The United States supports discussion among OSCE participating States on the implementation of commitments regarding independence of the judicial system. Strong constitutional and legislative protections are tools participating States can utilize to ensure the integrity of their respective judicial systems.
Moderator, last year, the United States called for the Kosovo Government and Assembly, in conjunction with the EU, to take necessary steps to establish a special, independent court to address specific crimes perpetrated after the war in Kosovo ended in June 1999. In August, the Kosovo Assembly adopted the constitutional amendment and law needed to establish the Specialist Chambers and the Specialist Prosecutor’s Office, in a climate of high political sensitivity to this matter. This was an important step on Kosovo’s Euro-Atlantic path, reaffirming its commitment to justice and the rule of law. Kosovo still has much reform work ahead to strengthen its legal institutions, and the United States encourages Kosovo authorities to show further progress on this agenda. As Kosovo reaffirms its commitment to rule of law, accountability, and other core values of the OSCE, it is all the more regrettable that Kosovo continues to be denied a seat at this table as an OSCE participating State. The isolation of Kosovo runs contrary to the OSCE’s shared interests in promoting security, stability, and rule of law in the country and region, to the benefit of all citizens regardless of ethnicity.
In July 1999, Serbian authorities apprehended three brothers – Ylli, Agron and Mehmet Bytyqi – after they crossed a then-unmarked border into Serbian government-controlled territory while escorting Romani neighbors from Kosovo to safety. Two weeks later, they were delivered to Serbian Interior Ministry forces, transported to a camp in eastern Serbia, executed, and their bodies thrown into a mass grave. Serbian authorities have repeatedly assured the United States and the surviving Bytyqi family that action will be taken to resolve this case. Those who gave the execution orders, those who oversaw the killings, and those who ordered the subsequent cover-up must be brought to justice without further delay. We urge once more that progress be made.
Establishing confidence in the judicial system for all Macedonians, regardless of their political party affiliation or their ethnicity, is essential. The release of taped conversations in an apparent massive surveillance effort raises serious concern that significant political pressure was wrongfully applied on the country’s judicial system, and the surveillance itself appears to have been undertaken without sanction from the courts or legislation. Therefore, we welcome and congratulate Macedonia’s political parties on the agreement reached September 15 to establish a Public Prosecutor to investigate possible crimes suggested by the content of these intercepts. This appointment represents a significant step toward establishing accountability. We remain committed to helping Macedonia implement the Przino agreement and move forward on its path to full integration into Euro-Atlantic institutions as a vibrant, prosperous, and multi-ethnic democracy.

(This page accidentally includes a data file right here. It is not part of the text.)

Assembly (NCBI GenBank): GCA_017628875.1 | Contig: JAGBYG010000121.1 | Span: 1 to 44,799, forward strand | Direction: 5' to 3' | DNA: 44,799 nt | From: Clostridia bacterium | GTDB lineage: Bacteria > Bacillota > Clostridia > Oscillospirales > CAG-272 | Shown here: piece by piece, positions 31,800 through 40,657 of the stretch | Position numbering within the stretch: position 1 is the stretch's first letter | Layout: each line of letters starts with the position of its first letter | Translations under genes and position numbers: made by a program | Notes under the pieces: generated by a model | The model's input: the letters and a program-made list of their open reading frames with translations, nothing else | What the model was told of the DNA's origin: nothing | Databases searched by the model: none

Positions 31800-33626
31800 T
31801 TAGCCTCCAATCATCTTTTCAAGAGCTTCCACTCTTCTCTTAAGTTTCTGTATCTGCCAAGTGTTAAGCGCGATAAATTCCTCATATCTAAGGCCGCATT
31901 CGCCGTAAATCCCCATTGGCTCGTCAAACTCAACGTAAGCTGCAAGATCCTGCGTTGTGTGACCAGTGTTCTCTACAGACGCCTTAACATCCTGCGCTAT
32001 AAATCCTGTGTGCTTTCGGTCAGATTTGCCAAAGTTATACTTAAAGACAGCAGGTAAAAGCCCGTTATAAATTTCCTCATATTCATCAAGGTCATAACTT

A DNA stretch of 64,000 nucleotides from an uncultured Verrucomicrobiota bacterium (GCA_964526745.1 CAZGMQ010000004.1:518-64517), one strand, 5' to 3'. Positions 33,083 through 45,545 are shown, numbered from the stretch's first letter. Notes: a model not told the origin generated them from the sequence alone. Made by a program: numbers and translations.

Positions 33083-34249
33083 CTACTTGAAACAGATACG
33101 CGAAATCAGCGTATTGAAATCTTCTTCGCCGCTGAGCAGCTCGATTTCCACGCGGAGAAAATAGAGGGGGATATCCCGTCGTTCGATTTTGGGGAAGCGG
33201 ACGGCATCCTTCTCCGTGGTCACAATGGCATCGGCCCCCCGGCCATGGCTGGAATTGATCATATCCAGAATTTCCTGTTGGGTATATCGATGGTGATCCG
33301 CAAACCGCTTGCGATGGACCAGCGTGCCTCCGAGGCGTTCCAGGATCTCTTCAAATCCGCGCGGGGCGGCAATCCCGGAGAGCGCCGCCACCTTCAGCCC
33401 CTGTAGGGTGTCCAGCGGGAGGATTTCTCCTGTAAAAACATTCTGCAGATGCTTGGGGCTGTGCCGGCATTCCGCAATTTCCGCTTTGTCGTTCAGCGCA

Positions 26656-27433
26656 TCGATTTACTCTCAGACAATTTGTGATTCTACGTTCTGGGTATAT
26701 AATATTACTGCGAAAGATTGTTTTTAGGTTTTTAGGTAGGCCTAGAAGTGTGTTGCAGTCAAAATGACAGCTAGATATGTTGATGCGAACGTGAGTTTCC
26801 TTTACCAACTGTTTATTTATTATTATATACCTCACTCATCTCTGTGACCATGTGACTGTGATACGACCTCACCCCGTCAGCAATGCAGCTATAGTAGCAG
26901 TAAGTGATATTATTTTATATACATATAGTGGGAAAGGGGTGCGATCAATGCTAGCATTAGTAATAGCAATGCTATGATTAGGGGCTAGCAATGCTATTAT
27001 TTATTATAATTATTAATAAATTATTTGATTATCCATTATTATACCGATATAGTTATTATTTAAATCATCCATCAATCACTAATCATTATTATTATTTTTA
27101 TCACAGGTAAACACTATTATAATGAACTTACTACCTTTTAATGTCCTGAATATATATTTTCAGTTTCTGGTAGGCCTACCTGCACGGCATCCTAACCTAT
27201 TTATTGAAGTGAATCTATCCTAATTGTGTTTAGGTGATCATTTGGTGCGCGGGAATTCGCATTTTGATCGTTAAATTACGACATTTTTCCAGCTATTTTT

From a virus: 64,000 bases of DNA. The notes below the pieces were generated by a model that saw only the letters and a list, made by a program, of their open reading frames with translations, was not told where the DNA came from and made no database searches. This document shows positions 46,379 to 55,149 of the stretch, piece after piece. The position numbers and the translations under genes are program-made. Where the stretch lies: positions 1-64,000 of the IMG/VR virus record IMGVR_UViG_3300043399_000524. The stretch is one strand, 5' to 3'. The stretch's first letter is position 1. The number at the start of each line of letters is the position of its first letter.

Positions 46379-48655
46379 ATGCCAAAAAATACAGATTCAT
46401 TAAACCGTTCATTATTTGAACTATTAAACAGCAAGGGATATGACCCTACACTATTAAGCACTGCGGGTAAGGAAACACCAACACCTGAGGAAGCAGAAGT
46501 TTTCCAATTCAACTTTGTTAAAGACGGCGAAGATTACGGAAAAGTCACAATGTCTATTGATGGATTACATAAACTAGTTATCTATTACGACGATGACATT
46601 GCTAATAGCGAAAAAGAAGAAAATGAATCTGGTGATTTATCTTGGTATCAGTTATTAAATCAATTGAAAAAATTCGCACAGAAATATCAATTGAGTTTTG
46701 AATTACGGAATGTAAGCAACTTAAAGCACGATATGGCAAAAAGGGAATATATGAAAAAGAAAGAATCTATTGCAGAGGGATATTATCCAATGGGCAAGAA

We welcome Romania’s efforts to protect prosecutorial discretion through an independent National Anti-Corruption Directorate and through the Directorate’s role in rooting out systemic corruption. We encourage all institutions and individuals in Romania, especially elected official and public servants, to support efforts to strengthen rule of law and to respect the judiciary’s independence.
The lack of an independent judiciary and abuses in the Prosecutor General’s Office remain problems in Ukraine. The Venice Commission has positively assessed proposed constitutional changes in the judiciary, but we urge Ukraine to address the Venice Commission’s concerns about certain shortcomings in the proposed changes. Other laws passed by the Ukrainian parliament, the Rada, include the creation of an anti-corruption bureau for improved enforcement of anti-corruption laws.
We commend Slovakia for efforts to reform and strengthen the independence of the judiciary. The government has committed to taking further steps to improve the independence of and public confidence in the judiciary.
The United States commends ODIHR for its work to develop guidelines and best practices to support participating States’ implementation of these commitments.
As prepared for delivery by David J. Kramer, U.S. Head of Delegation | OSCE Human Dimension Implementation Meeting (HDIM) | Working Session 7 – Specifically Selected Topic: Independence of the judicial system, with a particular focus on accountability and integrity of judges and prosecutors (continued) | Warsaw, September 24, 2015